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Is Your Business Protected? Cybersecurity Risks and the Remote Workforce

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Mark T. Koerner
Foster Swift Business & Tax Law News
May 30, 2020

Remote Cybersecurity AttacksDue to the issuance of Executive Order 2020-110 on June 1, 2020, this article has since been updated with new information.

On March 25, 2020 Governor Whitmer executed the state’s “stay-at-home” order to reduce the spread of the novel coronavirus (COVID-19). Following the implementation of that order, businesses had to immediately redefine continuity plans in order to keep employees working and to keep their business running. Organizations have started to utilize virtual desktop infrastructure (VDI) and desktop as-a-service (DaaS) applications to allow employees to connect to company data using remote devices, such as laptops. Some businesses have utilized virtual private networks (VPNs) to allow employees to “tunnel” into office networks. In addition, the use of cloud collaboration suites, file sharing solutions, and video conferencing tools such as Zoom, have become the norm.

On June 1, 2020, Governor Whitmer executed Executive Order 2020-110, effectively lifting the “stay-at-home” order and allowing some employees to physically return to work; however, Executive Order 2020-110 states that “[a]ny work that is capable of being performed remotely must be performed remotely.” Thus, having employees remotely working is here to stay, at least for the time being. It is also likely that those employees who are permitted to physically return to work will have a hybrid schedule consisting of on-site and remote work.

Having remote employees dramatically increases a business' cyberattack surface, or all of the vulnerable points where a business is susceptible to cyberattack. Cybercriminals are keenly aware of this fact and cyberattacks are increasing dramatically. The following are just some examples of cyberattacks that businesses may be exposed to by the increased use of remote workers:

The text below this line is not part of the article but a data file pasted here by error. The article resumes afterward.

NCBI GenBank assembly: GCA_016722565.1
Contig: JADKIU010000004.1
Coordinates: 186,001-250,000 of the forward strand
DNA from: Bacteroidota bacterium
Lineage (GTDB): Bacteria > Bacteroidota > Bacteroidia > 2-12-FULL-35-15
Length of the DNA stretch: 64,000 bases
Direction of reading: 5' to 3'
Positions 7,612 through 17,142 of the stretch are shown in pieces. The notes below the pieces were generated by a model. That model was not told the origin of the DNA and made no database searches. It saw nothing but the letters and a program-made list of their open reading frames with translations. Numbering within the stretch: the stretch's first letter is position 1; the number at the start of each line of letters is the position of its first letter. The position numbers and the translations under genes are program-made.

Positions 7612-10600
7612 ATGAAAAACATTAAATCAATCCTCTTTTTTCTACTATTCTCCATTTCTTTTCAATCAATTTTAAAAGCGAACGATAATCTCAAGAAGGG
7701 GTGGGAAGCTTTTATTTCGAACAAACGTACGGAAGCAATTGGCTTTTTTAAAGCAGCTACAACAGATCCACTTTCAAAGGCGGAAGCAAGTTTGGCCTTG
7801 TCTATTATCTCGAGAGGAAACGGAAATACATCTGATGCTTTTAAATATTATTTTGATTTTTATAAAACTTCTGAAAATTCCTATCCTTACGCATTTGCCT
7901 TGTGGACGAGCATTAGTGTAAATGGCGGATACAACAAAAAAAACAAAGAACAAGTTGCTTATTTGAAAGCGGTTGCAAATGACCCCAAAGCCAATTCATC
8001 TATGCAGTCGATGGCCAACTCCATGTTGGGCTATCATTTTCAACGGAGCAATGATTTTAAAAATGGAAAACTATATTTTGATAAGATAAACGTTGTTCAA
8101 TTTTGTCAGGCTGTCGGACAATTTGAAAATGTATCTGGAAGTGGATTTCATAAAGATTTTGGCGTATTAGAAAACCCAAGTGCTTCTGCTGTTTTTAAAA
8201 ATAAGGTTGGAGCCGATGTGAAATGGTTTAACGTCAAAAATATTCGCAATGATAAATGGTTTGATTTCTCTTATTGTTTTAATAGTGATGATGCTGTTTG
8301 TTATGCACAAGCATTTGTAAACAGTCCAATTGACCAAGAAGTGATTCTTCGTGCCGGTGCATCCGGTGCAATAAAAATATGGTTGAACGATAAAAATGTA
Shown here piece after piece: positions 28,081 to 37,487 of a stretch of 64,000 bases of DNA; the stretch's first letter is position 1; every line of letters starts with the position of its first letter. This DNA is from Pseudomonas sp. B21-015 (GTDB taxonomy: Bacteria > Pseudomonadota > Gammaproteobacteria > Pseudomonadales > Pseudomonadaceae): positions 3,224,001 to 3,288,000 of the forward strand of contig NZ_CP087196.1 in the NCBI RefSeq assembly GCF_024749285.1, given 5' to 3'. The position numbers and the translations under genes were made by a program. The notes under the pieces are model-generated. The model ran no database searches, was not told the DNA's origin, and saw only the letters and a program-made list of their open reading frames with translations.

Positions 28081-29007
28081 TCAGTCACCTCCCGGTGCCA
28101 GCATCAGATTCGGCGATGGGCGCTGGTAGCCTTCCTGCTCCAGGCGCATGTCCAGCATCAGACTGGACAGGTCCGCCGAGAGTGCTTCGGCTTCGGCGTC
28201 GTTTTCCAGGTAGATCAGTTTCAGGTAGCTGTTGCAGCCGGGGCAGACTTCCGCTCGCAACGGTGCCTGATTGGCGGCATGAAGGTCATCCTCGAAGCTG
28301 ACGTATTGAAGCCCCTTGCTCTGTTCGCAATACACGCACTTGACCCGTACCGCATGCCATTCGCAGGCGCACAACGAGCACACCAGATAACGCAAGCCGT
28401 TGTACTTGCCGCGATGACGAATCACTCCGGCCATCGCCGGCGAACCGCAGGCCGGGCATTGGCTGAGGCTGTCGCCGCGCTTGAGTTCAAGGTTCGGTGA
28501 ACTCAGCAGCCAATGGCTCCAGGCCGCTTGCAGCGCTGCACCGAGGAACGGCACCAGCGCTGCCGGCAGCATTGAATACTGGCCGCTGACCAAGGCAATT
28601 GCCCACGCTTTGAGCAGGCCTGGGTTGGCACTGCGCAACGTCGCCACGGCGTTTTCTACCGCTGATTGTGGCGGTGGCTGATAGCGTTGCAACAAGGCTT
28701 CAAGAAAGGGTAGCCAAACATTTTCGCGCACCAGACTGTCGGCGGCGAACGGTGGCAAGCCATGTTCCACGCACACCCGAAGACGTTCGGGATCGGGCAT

• Phishing
    • Phishing Attacks – Attackers pose as a trusted individual/business to trick the employee through the use of an email or instant message, into providing confidential data, such as credit card numbers or login credentials;
    • Smishing Attacks – Similar to a phishing attack but using text messages;
    • Spear Phishing Attacks – Email aimed at a particular individual or organization to gain confidential information. These emails generally appear to originate from an individual within the employee’s organization or someone the employee knows personally;
    • Whale Phishing Attacks – Phishing attacks that focus on a high-profile member of the organization. These attacks are aimed at high-level individuals to gain access to protected company information; and
    • Vishing Attacks – Vishing attacks are phishing attacks conducted by voice, VoIP (Voice over IP), cellular telephone or over a land line.
  • Malware – A catchall term for malicious software: viruses, spyware, adware, trojans, etc.
  • Ransomware – A form of malware that encrypts a user’s files and demands payment of a ransom to restore access to the data upon payment.
  • Man-in-the-Middle Attacks – When a cybercriminal “listens in” on electronic communications between two parties by taking control of the communication or making themselves a “relay” between the two parties while stealing sensitive information from the communication.